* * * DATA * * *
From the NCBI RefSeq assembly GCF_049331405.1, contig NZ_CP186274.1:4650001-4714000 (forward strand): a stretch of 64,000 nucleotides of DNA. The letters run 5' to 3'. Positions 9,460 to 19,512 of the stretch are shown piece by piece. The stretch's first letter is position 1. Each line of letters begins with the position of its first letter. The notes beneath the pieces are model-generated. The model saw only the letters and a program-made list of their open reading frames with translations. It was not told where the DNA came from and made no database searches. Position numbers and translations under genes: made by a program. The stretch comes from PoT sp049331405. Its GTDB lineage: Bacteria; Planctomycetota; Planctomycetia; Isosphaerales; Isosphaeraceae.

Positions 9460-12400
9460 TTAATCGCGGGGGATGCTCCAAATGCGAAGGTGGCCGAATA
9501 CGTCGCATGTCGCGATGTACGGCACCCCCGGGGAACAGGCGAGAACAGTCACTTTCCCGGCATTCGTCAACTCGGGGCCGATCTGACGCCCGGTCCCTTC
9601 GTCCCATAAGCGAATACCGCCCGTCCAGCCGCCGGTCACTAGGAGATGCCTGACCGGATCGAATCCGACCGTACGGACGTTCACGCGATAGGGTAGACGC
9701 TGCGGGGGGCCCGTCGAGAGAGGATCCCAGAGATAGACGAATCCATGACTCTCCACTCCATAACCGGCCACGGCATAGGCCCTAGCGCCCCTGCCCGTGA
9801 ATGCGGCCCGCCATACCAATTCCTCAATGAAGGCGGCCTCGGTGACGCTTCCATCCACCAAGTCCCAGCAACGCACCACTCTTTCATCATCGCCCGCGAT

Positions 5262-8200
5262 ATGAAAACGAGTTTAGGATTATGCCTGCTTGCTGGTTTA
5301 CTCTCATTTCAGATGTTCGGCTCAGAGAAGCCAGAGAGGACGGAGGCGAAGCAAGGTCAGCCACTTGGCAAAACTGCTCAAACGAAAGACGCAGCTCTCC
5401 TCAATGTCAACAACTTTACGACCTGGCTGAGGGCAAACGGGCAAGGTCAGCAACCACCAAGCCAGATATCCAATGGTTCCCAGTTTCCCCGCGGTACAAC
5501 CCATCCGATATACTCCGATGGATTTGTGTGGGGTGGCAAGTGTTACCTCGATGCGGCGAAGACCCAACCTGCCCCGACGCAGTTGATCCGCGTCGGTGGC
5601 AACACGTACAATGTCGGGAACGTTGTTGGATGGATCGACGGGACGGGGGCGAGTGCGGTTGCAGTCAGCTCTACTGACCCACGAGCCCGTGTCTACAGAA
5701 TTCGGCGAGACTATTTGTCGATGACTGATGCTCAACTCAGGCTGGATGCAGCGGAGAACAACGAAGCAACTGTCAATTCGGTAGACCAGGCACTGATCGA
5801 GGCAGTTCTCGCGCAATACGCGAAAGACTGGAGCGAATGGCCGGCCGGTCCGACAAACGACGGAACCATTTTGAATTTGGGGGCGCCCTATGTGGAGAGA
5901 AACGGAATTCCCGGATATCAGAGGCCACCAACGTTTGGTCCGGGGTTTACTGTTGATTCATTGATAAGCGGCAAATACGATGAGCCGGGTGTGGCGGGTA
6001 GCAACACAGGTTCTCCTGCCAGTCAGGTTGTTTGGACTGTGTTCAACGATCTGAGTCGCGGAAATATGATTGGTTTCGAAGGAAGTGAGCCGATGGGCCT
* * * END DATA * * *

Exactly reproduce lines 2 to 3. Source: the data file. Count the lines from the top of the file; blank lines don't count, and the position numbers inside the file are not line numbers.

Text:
Positions 9460-12400
9460 TTAATCGCGGGGGATGCTCCAAATGCGAAGGTGGCCGAATA